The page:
Thursday, March 13, 2014

ShopperTrak, a company that measures foot traffic at retailers, reported a 14.6 percent decline in the 2013 holiday season compared with 2012, continuing a pattern of double-digit declines. 
The story is told in Sbarro’s filing for bankruptcy protection early this week. Six of the seven biggest creditors listed are entities to which the company owes lease payments. It owes more to several individual landlords than it does to the supplier who provides the soda to enable Sbarro’s customers to wash back their greasy pizza. 
The company’s challenge highlights the underlying problem with a strategy built around selling mediocre pizza at the right place and right time. It means that owners of the real estate in question can extract much of the value of the crowds they attract, not the restaurant chain. 
Other fast-food chains may offer mediocre food, but their real estate strategies are less exposed to the epic decline in foot traffic in the nation’s malls. As people do more shopping online, fewer are visiting the mall — and more seem to be putting a bit more thought into their food....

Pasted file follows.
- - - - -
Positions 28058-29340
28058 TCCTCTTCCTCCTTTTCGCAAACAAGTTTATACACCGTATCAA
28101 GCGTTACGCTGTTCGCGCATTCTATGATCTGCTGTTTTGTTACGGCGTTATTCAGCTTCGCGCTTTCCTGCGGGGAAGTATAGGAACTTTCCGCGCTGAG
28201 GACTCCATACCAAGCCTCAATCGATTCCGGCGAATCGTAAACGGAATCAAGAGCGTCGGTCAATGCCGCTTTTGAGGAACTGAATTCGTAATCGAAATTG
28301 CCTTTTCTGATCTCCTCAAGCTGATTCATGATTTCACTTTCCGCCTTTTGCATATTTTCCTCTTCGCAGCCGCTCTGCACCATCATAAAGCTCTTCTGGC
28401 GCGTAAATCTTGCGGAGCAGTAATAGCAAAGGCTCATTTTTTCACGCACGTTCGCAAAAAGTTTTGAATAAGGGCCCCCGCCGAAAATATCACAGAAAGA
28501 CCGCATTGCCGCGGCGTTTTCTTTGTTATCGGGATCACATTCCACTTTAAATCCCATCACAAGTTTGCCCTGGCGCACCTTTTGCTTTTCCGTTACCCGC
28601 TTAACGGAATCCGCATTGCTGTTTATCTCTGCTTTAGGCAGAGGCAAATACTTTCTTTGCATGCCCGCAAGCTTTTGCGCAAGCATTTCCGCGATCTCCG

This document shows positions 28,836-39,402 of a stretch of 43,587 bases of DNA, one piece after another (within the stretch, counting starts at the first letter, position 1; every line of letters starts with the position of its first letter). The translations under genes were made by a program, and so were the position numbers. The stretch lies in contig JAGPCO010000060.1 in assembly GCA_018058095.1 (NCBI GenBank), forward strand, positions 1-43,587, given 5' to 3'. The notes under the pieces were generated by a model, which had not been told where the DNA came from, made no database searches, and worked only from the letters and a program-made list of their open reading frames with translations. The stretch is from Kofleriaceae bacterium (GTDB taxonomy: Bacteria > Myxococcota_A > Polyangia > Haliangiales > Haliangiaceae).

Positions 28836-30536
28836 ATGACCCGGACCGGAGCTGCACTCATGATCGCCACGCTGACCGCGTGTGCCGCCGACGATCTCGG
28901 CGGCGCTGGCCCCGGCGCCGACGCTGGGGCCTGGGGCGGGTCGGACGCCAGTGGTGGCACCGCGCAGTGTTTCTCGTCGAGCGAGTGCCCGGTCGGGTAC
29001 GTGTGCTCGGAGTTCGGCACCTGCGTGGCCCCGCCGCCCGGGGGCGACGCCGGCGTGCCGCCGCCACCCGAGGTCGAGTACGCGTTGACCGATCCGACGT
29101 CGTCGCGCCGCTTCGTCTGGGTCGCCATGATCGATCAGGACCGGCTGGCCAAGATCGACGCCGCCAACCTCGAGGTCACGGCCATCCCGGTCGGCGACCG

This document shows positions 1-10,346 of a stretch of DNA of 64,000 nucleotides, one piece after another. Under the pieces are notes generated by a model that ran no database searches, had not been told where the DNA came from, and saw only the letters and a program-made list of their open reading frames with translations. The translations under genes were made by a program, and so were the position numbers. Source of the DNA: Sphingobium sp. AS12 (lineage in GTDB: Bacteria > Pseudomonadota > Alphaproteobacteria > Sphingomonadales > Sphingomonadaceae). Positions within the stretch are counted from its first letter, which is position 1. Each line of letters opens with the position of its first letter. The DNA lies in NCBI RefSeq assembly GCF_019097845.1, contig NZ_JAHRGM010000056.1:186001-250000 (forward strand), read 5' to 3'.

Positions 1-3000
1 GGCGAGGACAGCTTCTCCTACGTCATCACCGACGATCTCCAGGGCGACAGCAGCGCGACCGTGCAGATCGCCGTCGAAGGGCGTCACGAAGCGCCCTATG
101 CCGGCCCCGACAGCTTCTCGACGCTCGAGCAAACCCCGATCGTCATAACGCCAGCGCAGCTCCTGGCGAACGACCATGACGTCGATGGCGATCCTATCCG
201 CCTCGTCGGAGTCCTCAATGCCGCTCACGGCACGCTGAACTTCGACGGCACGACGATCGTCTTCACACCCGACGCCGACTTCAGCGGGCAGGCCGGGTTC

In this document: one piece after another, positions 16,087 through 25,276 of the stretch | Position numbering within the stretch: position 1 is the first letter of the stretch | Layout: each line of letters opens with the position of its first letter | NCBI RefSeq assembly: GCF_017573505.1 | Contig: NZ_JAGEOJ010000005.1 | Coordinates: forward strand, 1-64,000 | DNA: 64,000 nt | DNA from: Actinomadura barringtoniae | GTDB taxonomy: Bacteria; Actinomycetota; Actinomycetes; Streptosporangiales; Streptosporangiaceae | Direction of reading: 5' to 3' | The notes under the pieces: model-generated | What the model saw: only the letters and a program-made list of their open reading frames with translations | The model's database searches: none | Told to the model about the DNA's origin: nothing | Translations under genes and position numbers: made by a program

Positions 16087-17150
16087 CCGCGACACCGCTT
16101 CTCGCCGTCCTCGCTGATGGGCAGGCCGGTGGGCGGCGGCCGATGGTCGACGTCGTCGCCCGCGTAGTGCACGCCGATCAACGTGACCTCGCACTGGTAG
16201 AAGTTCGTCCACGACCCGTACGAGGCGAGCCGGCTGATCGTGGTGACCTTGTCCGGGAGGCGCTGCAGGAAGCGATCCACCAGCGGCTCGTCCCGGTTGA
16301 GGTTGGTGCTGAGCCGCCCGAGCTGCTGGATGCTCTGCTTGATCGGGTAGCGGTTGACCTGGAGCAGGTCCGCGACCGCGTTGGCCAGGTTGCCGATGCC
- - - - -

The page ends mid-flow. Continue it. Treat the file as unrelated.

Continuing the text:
1. Becca5:47 PM

    Listen, if there were more stores in the mall that sold plus size clothes, I'd go all the time, get myself a greasy slice, and buy me some fat girl clothes. But because I HAVE to online shop, I stay away. Take it up with the retailers, Sbarro! I enjoy your greasy pizza!

  2. The Pathetic Earthling12:33 AM

    I know Sbarro is a more East Coast thing so I was surprised to learn there were any locations in the Bay Area at all (about six). Anyway, this made me realize that Sun Valley Mall, which was the center of my supply of Toughskins in the 1970s -- and still the closest traditional mall -- is a mall I have set foot in twice in perhaps twice in the last fifteen years.

    (The only mall I go to at all these days in Stoneridge Mall in Pleasanton, California and that's only because that's where the Lego Store is).

  3. Benner1:06 PM

    that's a shame, because at the mall, having fun is what it's all aboat.